Once bound to the super-powerful physical form of the Hulk (which he took on when the sun went down, much like the Devil Hulk), Joe Fixit's personality manifested in Bruce Banner's body at a particularly dire moment for the Hulk, ensuring his escape from the villainous General Fortean – a feat he later repeated by manifesting in Banner's body to escape confinement with Gamma Flight.
Now everyone once again knows (and respects) the name Joe Fixit – and he fits in nicely among the eclectic cast of Immortal Hulk, bringing his cult-classic acerbic nature and gallows humor to the title, and even taking the lead in the recent King in Black: Immortal Hulk one-shot.
1. The Big Guy
The heart and soul of The Immortal Hulk and one of the oldest standing 'systems' of the Hulk, the child-like and immensely powerful 'Big Guy' is what most people usually think of when they think of the Hulk (the MCU Avengers have even used the same nickname for Banner's brutish alter ego).
Introduced in Tales to Astonish (with Immortal Hulk formally implementing the 'Big Guy' nickname), the Big Guy is your 'classic' Hulk persona. Hunched, monosyllabic, and quick to anger, the Big Guy wrought untold destruction in his early days due to simple misunderstandings and chance encounters with some of Marvel's other superheroes.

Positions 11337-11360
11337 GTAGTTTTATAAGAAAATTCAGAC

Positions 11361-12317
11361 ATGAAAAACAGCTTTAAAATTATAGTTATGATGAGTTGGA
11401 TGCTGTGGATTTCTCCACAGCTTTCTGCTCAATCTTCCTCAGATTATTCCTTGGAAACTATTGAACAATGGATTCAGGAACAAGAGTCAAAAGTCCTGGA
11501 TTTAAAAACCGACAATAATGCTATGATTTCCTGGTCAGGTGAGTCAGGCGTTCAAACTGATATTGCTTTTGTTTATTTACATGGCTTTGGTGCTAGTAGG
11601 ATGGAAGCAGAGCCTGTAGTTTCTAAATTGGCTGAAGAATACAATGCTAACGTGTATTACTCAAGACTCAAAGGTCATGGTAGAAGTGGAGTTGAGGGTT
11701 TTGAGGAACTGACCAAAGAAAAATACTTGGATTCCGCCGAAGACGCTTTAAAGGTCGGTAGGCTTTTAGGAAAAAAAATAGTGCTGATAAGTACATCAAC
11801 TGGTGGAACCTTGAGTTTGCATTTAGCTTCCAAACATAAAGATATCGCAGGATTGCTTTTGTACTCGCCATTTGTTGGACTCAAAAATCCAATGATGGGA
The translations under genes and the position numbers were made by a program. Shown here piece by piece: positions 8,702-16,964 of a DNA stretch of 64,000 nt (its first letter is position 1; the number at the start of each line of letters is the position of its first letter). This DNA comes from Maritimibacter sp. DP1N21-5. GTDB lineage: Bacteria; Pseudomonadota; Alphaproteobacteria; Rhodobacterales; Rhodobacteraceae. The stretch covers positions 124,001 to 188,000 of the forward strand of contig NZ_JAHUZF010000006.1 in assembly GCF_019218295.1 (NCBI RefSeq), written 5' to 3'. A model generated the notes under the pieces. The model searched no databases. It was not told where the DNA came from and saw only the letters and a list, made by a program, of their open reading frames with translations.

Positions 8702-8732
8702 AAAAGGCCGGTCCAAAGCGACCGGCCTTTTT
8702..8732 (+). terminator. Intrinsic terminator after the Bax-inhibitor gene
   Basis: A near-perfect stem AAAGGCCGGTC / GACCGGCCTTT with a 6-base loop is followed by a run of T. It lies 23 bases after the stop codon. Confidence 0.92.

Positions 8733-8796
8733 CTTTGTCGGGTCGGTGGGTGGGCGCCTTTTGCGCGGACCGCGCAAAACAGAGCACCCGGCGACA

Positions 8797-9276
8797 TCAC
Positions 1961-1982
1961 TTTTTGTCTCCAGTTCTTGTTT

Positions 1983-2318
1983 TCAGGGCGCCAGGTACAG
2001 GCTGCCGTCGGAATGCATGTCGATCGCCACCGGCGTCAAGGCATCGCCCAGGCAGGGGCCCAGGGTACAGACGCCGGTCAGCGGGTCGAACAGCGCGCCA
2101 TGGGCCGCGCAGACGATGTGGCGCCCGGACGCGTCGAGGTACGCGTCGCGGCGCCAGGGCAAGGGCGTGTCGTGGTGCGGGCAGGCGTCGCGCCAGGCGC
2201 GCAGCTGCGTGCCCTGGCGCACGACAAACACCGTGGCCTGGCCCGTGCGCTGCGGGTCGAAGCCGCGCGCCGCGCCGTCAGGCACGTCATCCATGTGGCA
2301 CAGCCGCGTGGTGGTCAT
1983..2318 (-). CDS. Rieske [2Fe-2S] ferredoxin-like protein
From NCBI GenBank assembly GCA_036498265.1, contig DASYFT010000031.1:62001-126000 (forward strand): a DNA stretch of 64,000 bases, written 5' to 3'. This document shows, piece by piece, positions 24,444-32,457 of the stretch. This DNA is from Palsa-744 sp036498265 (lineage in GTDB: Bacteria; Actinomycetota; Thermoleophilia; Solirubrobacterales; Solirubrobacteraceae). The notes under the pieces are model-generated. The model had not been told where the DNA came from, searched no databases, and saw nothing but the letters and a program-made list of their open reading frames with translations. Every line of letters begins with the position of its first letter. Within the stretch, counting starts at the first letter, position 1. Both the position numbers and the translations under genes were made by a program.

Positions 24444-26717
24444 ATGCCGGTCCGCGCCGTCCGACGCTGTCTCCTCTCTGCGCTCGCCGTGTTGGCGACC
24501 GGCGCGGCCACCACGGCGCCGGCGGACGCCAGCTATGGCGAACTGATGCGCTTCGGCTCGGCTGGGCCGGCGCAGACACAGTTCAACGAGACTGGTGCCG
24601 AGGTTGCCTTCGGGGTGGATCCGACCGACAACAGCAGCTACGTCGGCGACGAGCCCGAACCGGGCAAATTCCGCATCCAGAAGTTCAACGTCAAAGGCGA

But now The Immortal Hulk has delved into the deep sadness that dwells within the Big Guy's even bigger heart, picking up on the idea that in that form, he is in constant physical pain thanks to both the Gamma radiation of his body, and the toll of his constant battles.
More than that, Al Ewing has utilized Hulk's arch-enemy Sam Sterns and Bruce Banner's profoundly abusive father Brian Banner as both symbols and direct causes of Hulk's emotional strife, further codifying Banner's desire to connect with his sinister father as one of the primary causes of Banner's transformation in the Hulk in the first place.
Though his gut-wrenching sadness, and recent physical predicament of being drained of Gamma leaving him gaunt and even more monstrous have once again turned Hulk into a truly tragic figure, the Big Guy often steals the show amongst the new 'systems' of the Hulk – and he'll likely always be the public's biggest go-to interpretation of what it means when someone says "the Incredible Hulk."
Check out Newsarama's list of the best Hulk stories of all time.